Captain Hook actor explains Peter Pan’s strange history ahead of Regent’s Park run
- Credit: �Tristram Kenton
David Birrell tells Bridget Galton why Peter Pan was originally the baddie and why Captain Hook was once a minor character.
David Birrell’s career has included lead roles in Sweeney Todd, Chicago and Spamalot; numerous productions for the RSC and working with directors from Sam Mendes to Michael Grandage.
Having already starred as Captain James Hook in a musical version of Peter Pan, he returns to Regent’s Park Open Air theatre in a new version that takes inspiration from the First World War and the Du Maurier and Llewelyn Davies family who are buried in Hampstead parish churchyard. The season runs until September 12 and includes The Seagull, Lord of The Flies and Seven Brides for Seven Brothers. Bookings Openairtheatre.com
You’ve played Regent’s Park and The Globe before…how do you feel about the weather?
At The Globe the audience are in the open and the actors are covered but at the park everyone’s outdoors. You can take a bit of rain, but they stop the show if they fear for the actor’s safety. (Director) Tim Sheader does a fantastic talk on the first day about how you will end up knowing more than a BBC meteorologist, but there’s a certain magic and electricity at matinees when you can see very single face as you look out – there is nowhere to hide and a certain complicity between audience and actors because neither of you can fall asleep. There’s an immediacy because they can’t sit back and enjoy it in the dark that puts them on the edge of their seat.
You may also want to watch:
Gerald du Maurier, Jason Isaacs, David Hasselhof, Henry Winkler (pictured right), Boris Karloff and Dustin Hoffman have all played Hook – a hard act to follow?
I’ve done a musical version where the story is moved along by the songs, but the design and concept of this version looks at a period in history that has particular resonance to JM Barrie. My inspiration comes from that. Barrie says Hook’s from the aristocracy, an old Etonian, obsessed with good and bad form. He’s often portrayed as a dandy, in a curly Stuart wig, but mine is harder, a British military officer with a psychological scar from losing an arm. We still have flying and Neverland and pirates and mermaids but ours is not a Panto. There’s a framing device that starts and ends in a hospital in 1915 with the resonance of the lost boys as that lost generation of very young men like George Llewelyn Davies who died in the war and who with his brothers was the inspiration for the lost boys. (Barrie became their legal guardian when their parents died)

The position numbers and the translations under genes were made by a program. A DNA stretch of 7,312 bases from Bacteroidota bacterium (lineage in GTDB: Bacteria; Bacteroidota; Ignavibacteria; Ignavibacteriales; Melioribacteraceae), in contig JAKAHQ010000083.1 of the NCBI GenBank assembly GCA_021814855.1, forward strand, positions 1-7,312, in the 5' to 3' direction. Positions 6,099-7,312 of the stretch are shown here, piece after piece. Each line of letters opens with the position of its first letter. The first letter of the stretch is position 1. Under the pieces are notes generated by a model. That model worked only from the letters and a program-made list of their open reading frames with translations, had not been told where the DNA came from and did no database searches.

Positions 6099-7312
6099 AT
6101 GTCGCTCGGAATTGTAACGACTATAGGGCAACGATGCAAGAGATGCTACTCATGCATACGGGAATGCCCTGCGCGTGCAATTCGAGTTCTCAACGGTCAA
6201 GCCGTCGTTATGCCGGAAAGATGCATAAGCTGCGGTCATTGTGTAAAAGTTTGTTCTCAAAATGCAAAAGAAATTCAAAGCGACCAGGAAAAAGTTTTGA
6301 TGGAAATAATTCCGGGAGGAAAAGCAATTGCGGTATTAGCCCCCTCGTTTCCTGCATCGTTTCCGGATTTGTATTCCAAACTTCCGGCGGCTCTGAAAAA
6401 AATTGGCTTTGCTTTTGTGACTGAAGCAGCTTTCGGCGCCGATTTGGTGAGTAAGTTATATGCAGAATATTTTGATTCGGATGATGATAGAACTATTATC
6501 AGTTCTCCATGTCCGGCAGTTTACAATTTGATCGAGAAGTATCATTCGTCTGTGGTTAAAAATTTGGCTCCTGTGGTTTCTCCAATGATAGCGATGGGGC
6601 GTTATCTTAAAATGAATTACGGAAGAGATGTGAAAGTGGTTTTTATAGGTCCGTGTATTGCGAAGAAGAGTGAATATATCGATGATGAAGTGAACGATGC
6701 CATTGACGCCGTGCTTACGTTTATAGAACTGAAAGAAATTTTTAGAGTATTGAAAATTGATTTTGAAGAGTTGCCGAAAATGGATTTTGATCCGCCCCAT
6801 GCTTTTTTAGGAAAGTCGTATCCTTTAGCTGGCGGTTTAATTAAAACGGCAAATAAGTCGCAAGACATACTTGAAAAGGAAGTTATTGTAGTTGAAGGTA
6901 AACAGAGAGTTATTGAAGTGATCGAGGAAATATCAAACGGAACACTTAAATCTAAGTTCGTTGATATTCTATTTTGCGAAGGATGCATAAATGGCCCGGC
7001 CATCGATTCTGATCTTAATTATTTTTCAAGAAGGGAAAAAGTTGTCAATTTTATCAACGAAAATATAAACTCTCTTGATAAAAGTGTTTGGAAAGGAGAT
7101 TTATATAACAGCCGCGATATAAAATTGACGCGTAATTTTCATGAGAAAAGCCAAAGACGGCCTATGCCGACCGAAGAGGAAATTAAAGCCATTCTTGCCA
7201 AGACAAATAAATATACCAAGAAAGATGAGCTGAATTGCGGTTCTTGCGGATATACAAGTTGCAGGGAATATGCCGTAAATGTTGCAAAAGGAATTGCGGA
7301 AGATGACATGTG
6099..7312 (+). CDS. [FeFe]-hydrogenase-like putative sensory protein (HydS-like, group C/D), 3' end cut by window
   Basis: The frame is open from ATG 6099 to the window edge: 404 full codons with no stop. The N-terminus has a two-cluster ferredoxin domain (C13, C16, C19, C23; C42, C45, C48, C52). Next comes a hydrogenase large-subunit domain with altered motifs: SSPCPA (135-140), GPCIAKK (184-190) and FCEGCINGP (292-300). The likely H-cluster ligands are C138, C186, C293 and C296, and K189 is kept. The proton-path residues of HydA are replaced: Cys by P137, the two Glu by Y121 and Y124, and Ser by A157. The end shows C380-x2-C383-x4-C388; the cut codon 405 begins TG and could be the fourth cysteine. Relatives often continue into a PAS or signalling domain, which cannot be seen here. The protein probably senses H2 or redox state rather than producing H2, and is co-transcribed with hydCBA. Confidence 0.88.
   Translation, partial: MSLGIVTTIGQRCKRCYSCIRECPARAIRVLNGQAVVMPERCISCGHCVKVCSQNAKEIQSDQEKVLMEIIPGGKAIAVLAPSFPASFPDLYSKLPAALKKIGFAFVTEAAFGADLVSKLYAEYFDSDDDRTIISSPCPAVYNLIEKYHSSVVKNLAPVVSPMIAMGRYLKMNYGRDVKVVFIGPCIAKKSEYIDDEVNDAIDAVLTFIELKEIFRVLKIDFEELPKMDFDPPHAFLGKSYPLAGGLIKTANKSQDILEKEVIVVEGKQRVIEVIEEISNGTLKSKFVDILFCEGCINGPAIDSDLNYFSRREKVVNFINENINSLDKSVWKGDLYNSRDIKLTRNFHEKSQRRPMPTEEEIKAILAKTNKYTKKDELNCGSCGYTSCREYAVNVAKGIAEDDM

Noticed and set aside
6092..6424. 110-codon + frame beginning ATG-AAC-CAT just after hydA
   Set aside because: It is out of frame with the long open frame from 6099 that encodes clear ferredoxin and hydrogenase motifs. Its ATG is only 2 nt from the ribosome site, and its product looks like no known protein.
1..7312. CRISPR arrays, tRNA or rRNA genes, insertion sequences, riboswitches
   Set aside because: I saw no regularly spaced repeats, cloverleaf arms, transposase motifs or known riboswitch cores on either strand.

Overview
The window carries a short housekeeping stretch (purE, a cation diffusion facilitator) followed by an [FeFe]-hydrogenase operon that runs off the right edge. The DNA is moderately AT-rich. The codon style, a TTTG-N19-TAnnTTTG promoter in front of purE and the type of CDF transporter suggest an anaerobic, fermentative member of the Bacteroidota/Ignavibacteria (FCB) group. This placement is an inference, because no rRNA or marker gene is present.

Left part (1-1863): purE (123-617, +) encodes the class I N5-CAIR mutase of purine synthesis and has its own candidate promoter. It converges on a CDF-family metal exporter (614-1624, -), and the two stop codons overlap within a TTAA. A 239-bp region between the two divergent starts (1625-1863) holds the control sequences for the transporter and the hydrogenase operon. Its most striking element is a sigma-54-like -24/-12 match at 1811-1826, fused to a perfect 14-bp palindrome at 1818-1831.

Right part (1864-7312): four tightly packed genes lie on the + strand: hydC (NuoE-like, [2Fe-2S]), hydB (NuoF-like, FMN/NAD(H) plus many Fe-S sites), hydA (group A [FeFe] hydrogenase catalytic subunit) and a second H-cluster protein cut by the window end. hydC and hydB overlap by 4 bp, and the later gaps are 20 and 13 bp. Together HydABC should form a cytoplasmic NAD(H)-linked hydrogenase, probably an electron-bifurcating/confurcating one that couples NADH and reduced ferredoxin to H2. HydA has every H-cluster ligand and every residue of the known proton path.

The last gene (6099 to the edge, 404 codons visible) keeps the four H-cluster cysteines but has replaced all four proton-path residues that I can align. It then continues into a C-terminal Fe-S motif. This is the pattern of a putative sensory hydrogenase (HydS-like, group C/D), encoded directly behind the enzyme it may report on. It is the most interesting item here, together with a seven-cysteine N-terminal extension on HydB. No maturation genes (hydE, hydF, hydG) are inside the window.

- 1 'Auto-destruction' in a train shed: how the Roundhouse made Camden cool
- 2 Lane closure scrapped after high pollution readings double
- 3 Falling stonework narrowly misses outdoor diners at Crouch End cafe
- 4 Hampstead bakery sells challah hearts for Mental Health Awareness Week
- 5 British fencing great Richard Kruse announces retirement
- 6 Hampstead man jailed for pub 'revenge attack' on Jewish Tory barrister
- 7 Owner mourns Highgate station’s beloved black cat
- 8 Bishopwood Bowling Club hopes to create new image for the sport
- 9 Reader letter: Rubbish bins in Camden need 'levelling up'
- 10 Haringey Council leader ousted by rival in Labour group vote
Barrie wrote several versions; stage plays, and novels. What source material have you used?
Barrie couldn’t quite let the story go and continued to tinker with the play and the ending. We’ve cherry picked from the different versions. The 1911 novel gives you the most background. I have become obsessed by reading more about Barrie himself. His inspiration for Peter Pan springs from the death of his older brother when Barrie was eight. David was the boy who would never grow up. His mother never recovered and Barrie forever tried to fill that void.
In Barrie’s original version Hook was a minor character.
Yes Peter Pan, the boy who wouldn’t behave and wants to stay young forever and have adventures would have been every Edwardian parent’s nightmare. He was the baddie. Hook wasn’t a proper character just someone who came on ‘front cloth’ during the interminably long scene changes. Gerald Du Maurier who was playing Mr Darling wanted to play him and he grew into this villain that because of the power of magical storytelling is one of literature’s enduring characters. By the end the pirates want to be lost boys and have a mother. You could see Hook as a man who secretly longs for his own childhood and to have a mother. Take away the wig and the hook and there’s a child underneath.
You had an accident five years ago (Birrell was shot in the eye by a prop gun during a performance of Passion at the Donmar Warehouse). Are you fully recovered?
I am absolutely fine now. This is one of those parts where you may worry that you played it before the accident and wonder if you will struggle with such a physical part with all that sword fighting and running about. But here I am doing it!